People in the hemp and legal marijuana industry are likely already familiar with THCa. Rod Kight, a hemp industry attorney in North Carolina, wrote an article on his blog about THCa last September. Kight explained that in legal marijuana states, products are often advertised based on their total THC content. While these marijuana products may be advertised as having upward of 20% THC, Kight said, most of that is actually THCa.
“In summary, THCa hemp flower is no different from marijuana flower currently sold in medical and recreational marijuana dispensaries in states with regulated marijuana markets,” Kight wrote.
In the hemp market, the U.S. Department of Agriculture requires that hemp crops have a total delta-9 and THCa concentration of 0.3% or less. However, this doesn’t apply to manufactured or finished products found on the shelves in smoke shops. This is why the THCa levels are allowed to be so high.
THCa is just the latest workaround to limits on delta-9. After the passage of hemp laws that set the cap on delta-9, manufacturers have found that 0.3% delta-9 in edible products is more than enough for consumers to feel psychoactive effects if they consume enough. Legal delta-9 products have flooded the market ever since.
Wyatt Larew, co-founder of the Bedford-based hemp company Wyatt Purp, sells these delta-9 products, as well as THCa flower in multiple smoke shops across the Dallas-Fort Worth area. While some are creating isolated crystalized THCa to add to hemp flower, Larew said his products are natural. When customers get some of his company’s THCa flower, sold under the brand name Kingpin Kush, Larew said all they’re getting is low delta-9, high THCa hemp.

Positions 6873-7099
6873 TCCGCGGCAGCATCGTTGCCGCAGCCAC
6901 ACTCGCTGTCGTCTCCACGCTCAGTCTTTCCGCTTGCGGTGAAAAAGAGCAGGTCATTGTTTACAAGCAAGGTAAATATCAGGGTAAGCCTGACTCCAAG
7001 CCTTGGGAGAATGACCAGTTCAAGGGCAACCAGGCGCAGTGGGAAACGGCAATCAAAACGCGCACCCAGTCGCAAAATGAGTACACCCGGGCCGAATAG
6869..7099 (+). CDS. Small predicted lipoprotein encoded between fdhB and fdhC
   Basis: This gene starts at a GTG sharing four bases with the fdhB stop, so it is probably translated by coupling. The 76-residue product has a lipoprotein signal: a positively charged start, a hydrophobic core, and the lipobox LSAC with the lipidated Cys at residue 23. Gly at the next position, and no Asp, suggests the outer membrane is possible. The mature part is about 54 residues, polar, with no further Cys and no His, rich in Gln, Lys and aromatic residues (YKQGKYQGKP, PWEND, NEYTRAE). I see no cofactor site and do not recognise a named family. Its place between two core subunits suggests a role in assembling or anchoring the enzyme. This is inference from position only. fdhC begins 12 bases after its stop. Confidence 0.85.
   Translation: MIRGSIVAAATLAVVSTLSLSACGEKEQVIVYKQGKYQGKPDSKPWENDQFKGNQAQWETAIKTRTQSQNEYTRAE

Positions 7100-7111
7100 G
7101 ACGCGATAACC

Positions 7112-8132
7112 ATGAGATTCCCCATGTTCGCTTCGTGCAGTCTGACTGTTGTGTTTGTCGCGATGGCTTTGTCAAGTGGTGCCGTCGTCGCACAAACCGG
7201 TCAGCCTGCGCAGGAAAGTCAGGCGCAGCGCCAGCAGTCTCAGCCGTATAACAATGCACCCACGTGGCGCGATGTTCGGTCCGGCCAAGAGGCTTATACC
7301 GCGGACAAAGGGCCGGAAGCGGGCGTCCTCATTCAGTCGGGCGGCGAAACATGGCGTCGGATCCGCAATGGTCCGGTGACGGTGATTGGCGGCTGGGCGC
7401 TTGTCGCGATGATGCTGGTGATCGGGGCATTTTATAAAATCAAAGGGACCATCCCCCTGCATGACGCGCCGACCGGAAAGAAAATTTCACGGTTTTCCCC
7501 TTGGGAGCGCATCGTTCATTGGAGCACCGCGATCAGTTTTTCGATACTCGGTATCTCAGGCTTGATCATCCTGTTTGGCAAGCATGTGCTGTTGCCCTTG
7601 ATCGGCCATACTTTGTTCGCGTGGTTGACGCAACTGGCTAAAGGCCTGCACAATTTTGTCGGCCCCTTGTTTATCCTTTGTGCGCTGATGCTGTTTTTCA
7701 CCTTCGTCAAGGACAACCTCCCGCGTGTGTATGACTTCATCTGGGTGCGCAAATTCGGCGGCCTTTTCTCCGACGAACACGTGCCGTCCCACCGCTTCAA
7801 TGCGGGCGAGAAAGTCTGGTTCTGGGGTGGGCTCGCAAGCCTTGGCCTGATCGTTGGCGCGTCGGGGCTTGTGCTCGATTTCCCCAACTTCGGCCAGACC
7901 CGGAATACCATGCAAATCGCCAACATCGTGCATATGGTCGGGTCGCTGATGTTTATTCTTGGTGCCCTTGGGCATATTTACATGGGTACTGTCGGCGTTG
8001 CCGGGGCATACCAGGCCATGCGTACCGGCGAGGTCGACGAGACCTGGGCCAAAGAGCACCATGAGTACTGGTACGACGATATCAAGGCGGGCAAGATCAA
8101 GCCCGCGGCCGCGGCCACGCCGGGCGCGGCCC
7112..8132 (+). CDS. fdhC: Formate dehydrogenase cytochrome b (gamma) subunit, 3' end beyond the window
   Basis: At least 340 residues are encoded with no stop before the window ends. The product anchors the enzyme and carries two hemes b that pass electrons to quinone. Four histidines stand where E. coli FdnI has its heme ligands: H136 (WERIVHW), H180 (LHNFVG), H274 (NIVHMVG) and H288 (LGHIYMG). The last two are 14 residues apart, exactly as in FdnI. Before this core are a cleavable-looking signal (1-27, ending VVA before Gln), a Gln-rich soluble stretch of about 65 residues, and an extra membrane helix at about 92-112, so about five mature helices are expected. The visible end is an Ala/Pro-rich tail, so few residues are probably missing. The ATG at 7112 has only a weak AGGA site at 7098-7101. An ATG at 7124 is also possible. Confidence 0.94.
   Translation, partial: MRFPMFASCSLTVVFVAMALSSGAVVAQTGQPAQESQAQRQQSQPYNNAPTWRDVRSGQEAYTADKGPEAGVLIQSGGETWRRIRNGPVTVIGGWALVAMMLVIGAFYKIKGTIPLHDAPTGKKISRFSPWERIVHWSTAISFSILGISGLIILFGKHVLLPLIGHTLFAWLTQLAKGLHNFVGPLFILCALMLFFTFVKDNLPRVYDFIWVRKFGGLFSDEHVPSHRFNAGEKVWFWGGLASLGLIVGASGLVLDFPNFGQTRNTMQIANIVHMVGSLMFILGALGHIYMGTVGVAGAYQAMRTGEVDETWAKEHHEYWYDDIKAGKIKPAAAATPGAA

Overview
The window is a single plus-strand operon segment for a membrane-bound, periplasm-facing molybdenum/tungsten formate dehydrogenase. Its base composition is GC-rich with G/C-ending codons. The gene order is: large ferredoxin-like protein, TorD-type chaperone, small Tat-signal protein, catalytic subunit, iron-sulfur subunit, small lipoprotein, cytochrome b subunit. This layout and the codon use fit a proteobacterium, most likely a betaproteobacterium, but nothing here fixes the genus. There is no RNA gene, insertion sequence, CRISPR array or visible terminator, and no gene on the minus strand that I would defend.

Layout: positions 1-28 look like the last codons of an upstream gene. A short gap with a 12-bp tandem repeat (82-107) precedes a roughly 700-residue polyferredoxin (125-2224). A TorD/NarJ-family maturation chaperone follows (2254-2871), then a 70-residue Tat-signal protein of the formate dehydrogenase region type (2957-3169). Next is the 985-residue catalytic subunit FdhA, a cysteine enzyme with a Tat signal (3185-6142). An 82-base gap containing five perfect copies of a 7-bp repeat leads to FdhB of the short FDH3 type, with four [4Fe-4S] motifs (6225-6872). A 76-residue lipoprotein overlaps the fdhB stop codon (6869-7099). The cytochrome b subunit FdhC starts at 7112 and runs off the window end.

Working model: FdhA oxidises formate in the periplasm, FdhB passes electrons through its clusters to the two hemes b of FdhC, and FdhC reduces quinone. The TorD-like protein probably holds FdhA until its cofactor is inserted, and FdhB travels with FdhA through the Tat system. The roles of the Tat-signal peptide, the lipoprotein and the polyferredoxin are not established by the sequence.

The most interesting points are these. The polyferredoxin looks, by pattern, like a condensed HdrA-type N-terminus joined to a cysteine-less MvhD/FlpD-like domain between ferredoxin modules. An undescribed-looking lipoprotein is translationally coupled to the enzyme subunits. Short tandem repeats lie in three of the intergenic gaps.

He recognizes that most law enforcement agencies would test his product using gas chromatography and categorize it as illegal marijuana. However, he said the same product could be taken to a third-party lab accredited by the Drug Enforcement Administration (DEA) for a $40 high-pressure liquid chromatography test to show it doesn’t exceed the legal amount of delta-9.
“If they [the police] test my cannabis, they’re going to call it marijuana and they’re going to say it’s 28% THC,” he said. If this were to ever happen and he was to get stuck with a marijuana charge, Larew said he’d be ready to defend himself in court with tests from DEA-accredited labs to show his products are compliant with federal and state law.
The legalization of hemp in the U.S. and Texas brought products with different cannabinoids like delta-8. A lot of these don’t occur abundantly enough in nature to feel their effects. So, manufacturers have been taking the non-psychoactive cannabinoid CBD, which occurs abundantly in the cannabis plant, and converting it into other compounds. With some lawmakers interested in banning these lab-created cannabinoids, Larew said what his company is doing with delta-9 and THCa “is the future” for the cannabis industry.
While THCa products may be new to the market, the potential legal problems surrounding it are not. Handling these hemp-derived THCa products in Texas is just risky business, legally, Maxwell said.
“There is a general ignorance of cannabis law from authorities, and we cannot assume that every officer is up to speed on the status of the law,” Maxwell said.